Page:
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Gustavo Rivera (politician)

From Wikipedia, the free encyclopedia

Gustavo Rivera
Member of the New York Senate
from the 33rd district
Assumed office
January 1, 2011
Preceded byPedro Espada, Jr.
Personal details
Born (1975-11-19) November 19, 1975 (age 43)[1]
Santurce, Puerto Rico[1]
Political partyDemocratic
ResidenceUniversity Heights, Bronx[1]
Alma materUniversity of Puerto Rico
CUNY Graduate Center
Professionpolitician
WebsiteOfficial website

Gustavo Rivera (born November 19, 1975)[1] is a New York state senator representing the 33rd Senate District, covering the Bronx neighborhoods of Kingsbridge Heights, Kingsbridge, Fordham, University Heights, Van Nest, Tremont, East Tremont, and parts of Morrisania and Parkchester. First elected in 2010, Rivera is a Democrat.

Background

Rivera was born and raised in Santurce, San Juan, Puerto Rico.[2] He received a B.A. in political science from the University of Puerto Rico in May 1998.[3] Following graduation, Rivera moved to New York to begin a doctoral program in political science at the Graduate Center of the City University of New York.[4] He taught courses at Hunter College until 2002, and served as an Assistant Professor of Political Science at Pace University until his first election in 2010.[4]

Rivera has served in politics by serving as campaign manager for politicians such as Phil Reed and his future colleagues Jose M. Serrano and Andrea Stewart-Cousins.[5]

In September 2010, he was named one of City Hall's "40 under 40" for being a young influential member of New York City politics.[6]

As of 2011, Rivera was single and resided in University Heights.[1]

New York Senate

After serving as Director of Outreach under United States Senator Kirsten Gillibrand, Rivera decided to run for the New York State Senate in 2010.[7] The incumbent, Senator Pedro Espada Jr., had long been a staple in Bronx politics.[8] Espada was considered the favorite throughout the election.[9] After a hard fought campaign, Rivera ultimately defeated Espada in the Democratic primary.[10] Espada would later be convicted of embezzlement.[11]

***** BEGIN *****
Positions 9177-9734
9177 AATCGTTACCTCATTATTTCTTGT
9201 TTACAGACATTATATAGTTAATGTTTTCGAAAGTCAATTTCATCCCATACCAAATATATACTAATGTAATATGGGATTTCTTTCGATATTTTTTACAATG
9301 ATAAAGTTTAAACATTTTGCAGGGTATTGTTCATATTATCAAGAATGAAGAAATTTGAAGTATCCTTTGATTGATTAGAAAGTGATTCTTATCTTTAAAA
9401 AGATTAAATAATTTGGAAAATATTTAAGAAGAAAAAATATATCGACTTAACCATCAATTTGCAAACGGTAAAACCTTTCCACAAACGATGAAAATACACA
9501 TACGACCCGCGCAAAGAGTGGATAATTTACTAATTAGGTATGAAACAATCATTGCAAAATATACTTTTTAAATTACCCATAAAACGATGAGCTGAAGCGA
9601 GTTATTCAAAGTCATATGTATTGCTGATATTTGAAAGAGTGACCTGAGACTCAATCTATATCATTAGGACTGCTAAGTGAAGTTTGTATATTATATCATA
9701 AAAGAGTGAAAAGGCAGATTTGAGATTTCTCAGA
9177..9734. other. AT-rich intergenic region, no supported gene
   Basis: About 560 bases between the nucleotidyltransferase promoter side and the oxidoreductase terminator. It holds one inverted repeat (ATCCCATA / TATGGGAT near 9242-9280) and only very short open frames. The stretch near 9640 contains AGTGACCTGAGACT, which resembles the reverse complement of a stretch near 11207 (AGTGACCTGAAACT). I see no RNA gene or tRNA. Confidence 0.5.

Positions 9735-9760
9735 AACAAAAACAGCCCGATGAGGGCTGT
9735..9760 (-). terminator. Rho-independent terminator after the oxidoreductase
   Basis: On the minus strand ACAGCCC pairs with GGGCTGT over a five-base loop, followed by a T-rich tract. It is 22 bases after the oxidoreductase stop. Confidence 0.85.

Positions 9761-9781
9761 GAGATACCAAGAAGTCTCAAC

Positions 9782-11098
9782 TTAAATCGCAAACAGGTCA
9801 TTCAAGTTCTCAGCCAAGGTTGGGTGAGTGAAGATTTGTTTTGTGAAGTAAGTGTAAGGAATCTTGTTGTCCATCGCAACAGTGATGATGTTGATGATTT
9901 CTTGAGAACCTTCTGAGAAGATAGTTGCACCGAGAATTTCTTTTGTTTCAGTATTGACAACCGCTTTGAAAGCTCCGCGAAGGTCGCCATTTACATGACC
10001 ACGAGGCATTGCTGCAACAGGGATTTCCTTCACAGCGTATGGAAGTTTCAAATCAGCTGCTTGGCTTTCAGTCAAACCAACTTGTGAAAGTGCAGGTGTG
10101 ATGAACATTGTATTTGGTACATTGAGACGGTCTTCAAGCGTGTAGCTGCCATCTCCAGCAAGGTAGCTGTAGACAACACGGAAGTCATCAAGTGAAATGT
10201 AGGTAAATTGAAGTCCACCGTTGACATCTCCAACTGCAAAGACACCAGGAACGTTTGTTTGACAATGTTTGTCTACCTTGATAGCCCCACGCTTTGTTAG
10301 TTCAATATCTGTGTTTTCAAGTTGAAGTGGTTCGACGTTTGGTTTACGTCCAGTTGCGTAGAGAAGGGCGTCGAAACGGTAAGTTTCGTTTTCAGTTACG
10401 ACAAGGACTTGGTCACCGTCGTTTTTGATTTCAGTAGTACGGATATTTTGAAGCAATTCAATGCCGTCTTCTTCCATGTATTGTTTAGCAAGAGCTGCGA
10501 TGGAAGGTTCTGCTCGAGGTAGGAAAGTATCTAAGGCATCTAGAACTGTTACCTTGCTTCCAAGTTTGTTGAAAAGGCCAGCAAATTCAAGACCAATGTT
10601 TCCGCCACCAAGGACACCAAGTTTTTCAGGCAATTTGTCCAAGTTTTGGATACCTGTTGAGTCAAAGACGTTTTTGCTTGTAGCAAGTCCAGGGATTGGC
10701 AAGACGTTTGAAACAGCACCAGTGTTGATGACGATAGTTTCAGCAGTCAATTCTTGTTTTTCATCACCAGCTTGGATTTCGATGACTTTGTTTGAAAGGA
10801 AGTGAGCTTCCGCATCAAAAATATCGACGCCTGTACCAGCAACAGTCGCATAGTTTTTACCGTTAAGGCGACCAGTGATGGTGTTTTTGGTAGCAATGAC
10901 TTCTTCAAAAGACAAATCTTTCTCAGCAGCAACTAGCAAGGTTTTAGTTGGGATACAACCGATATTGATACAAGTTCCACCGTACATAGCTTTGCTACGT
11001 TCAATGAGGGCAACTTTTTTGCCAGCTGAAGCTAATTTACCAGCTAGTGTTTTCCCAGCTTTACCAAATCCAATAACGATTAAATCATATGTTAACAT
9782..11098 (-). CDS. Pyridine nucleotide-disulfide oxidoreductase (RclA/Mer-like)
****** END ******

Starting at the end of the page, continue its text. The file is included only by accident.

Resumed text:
In the Senate, Rivera is known as a leading progressive voice.[12] With the Democrats retaking the majority in 2018, Rivera was named Chair of the Senate Health Committee. Rivera has advocated for socialized medicine.[13]

References

  1. ^ a b c d e "Legislative Preview: Meet The New Members". The Capitol. Manhattan Media. January 6, 2011. Retrieved March 13, 2011.
  2. ^ Rivera, Gustavo. "Without the Federal Government But With New York, Puerto Rico Endures". Gotham Gazette. Retrieved 2019-02-01.
  3. ^ Postmaster (2017-10-11). ""We need to do something""Necesitamos hacer algo"". Manhattan Times News. Retrieved 2019-02-01.
  4. ^ a b "Gustavo Rivera: Biography". New York State Senate. Retrieved March 13, 2011.
  5. ^ Khurshid, Samar. "State Senator Calls for Investigation of Opponent's Campaign Finances". Gotham Gazette. Retrieved 2019-02-01.
  6. ^ Rising Stars 40 Under 40: Gustavo Rivera Archived 2013-01-01 at the Wayback Machine, City & State, September 28, 2010.
  7. ^ KAPPSTATTER, BOB. "Democratic heavyweights Pedro Espada, Gustavo Rivera lace up gloves in bitter Bronx election battle - NY Daily News". nydailynews.com. Retrieved 2019-02-01.
  8. ^ Rizzo, Nick. "An Espada-slayer and his outside army go to battle in the Bronx". Politico PRO. Retrieved 2019-02-01.
  9. ^ "Pedro Espada's new ad in state Senate race calls Gustavo Rivera a puppet". The Riverdale Press. Retrieved 2019-02-01.
  10. ^ King, David. "The Man Who Beat Espada". Gotham Gazette. Retrieved 2019-02-01.
  11. ^ Secret, Mosi (2012-05-14). "Ex-Senator Espada Guilty of Embezzling From Soundview Health Network". The New York Times. ISSN 0362-4331. Retrieved 2019-02-01.
  12. ^ "Gustavo Rivera Picks Up Nine Progressive Electeds". Observer. 2010-08-17. Retrieved 2019-02-01.
  13. ^ "Rivera: New Version of Single Payer Bill Coming in January". www.nystateofpolitics.com. Retrieved 2019-02-01.

External links

New York State Senate
Preceded by
Pedro Espada, Jr.
New York State Senate, 33rd District
2011–present
Incumbent
This page was last edited on 13 October 2019, at 17:23
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